In the police report, Lanier claims he was surprised the gun was loaded. He was also surprised to learn that the gun he had purchased was a 9mm semi-automatic weapon. (Yes, the man shot by his own dog didn’t even know what type of weapon he bought.)
According to law, Lanier’s gun should have been stowed in the glove compartment or a holster, instead of on the floor of his truck. But the local police ruled it an accidental shooting and took Lanier’s word he didn’t know the gun was loaded. I suppose we shouldn’t be surprised. In Florida, people always seem to get off for shooting incidents, no matter the cause.<
The dog was not charged with any crime. [Insert laughter here.]
3. Dog Shoots Owner With His Shotgun After Jumping and Landing on the Trigger
Also in 2013, a Minnesota man was accidently shot by his dog while on a duck-hunting trip. Police say the dog jumped in the boat and landed on the hunter's loaded shotgun, causing it to fire and hit the hunter in the leg. The hunter was taken to Cass Lake Indian Health Services, where he was treated for a gunshot wound and released. The incident was investigated by the sheriff’s office but no criminal charges were filed.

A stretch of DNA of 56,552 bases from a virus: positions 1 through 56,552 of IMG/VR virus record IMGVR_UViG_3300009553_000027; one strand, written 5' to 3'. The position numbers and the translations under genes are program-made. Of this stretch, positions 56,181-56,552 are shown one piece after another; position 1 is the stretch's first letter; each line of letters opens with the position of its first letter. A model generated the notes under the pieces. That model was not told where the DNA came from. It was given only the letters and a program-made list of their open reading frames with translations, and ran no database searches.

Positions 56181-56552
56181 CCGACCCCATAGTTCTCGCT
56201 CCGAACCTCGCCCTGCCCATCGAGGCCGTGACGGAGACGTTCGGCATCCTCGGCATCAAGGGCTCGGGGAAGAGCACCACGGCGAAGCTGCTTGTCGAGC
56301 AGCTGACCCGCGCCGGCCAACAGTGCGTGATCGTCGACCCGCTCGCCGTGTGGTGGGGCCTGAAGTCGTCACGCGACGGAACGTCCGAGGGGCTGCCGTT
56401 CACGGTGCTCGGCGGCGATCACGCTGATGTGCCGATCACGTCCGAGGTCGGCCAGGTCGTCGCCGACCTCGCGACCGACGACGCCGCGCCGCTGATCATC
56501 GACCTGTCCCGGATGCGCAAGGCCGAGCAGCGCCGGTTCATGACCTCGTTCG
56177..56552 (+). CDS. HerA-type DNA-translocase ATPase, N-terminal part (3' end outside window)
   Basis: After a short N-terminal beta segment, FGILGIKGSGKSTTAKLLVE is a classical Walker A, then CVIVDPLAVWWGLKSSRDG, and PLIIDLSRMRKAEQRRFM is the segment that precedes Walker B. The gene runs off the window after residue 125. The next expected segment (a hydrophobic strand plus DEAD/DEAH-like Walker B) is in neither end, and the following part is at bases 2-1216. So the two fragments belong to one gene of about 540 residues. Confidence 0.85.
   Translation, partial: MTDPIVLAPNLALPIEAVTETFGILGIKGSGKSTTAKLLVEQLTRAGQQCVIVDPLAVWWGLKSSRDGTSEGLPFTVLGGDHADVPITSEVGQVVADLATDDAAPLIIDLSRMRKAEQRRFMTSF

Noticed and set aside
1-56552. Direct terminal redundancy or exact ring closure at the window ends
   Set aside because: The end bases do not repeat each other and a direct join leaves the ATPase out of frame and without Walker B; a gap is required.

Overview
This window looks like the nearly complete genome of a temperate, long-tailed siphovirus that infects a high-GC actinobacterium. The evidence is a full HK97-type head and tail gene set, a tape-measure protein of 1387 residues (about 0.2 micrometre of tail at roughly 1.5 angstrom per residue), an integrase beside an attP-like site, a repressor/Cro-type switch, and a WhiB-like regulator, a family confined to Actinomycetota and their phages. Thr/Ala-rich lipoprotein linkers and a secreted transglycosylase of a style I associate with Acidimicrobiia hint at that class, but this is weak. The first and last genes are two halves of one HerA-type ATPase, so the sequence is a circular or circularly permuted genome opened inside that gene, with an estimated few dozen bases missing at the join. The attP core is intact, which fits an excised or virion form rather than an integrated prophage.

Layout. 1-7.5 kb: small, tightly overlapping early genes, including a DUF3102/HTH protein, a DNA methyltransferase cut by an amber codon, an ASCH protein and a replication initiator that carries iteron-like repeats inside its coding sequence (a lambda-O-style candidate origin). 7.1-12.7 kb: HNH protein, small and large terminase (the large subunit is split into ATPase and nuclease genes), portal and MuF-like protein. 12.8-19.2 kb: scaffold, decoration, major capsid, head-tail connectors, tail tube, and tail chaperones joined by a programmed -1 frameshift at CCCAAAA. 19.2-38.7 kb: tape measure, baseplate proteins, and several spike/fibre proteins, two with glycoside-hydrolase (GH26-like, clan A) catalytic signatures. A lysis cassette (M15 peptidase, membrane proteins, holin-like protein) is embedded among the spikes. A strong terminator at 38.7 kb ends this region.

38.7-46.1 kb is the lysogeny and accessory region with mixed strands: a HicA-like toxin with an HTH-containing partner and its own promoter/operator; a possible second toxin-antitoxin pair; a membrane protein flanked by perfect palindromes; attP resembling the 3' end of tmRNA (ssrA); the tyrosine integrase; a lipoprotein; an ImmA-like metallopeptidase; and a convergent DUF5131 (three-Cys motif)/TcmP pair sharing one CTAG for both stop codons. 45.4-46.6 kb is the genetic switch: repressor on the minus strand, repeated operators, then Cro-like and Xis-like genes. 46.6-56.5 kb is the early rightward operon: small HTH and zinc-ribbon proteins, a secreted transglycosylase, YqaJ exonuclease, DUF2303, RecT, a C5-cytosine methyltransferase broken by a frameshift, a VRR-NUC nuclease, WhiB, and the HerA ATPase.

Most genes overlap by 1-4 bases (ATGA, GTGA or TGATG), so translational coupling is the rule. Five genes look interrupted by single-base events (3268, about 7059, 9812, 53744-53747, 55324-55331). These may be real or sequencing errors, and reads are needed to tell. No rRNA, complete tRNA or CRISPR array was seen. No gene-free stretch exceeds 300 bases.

Looks like someone’s in the doghouse! [Insert laughter here.]
4. French Hunter Loses Hand After Being Shot by His Dog
Americans can take some small comfort in the fact that these kinds of incidents also happen overseas. In 2012, a 55-year-old Frenchman was hunting deer when one of his dogs “jumped on him to give him a cuddle,” at which point the dog accidently depressed the trigger with his paw and shot the man. The hunter was flown to hospital in Bordeaux by air ambulance. The bullet shattered part of the man's right hand and his hand was later amputated. He insisted it wasn’t the dog’s fault but his own, adding that he still thought his dog was “adorable.”
It just goes to show, don’t bite the hand that feeds you—especially if it's been blown off by a shotgun! [Insert laughter here.]
5. Dog Shoots Owner in the Buttocks
In the fall of 2011, two men were duck hunting on the Great Salt Lake in Utah. One of the hunters laid his 12-gauge shotgun across the bow of the boat and climbed out to retrieve decoys. While the man was in the water, his dog stepped on his shotgun, firing 27 pellets into the man’s buttocks from roughly 10 feet away. Authorities said the man suffered only minor injuries partly because he was wearing waders.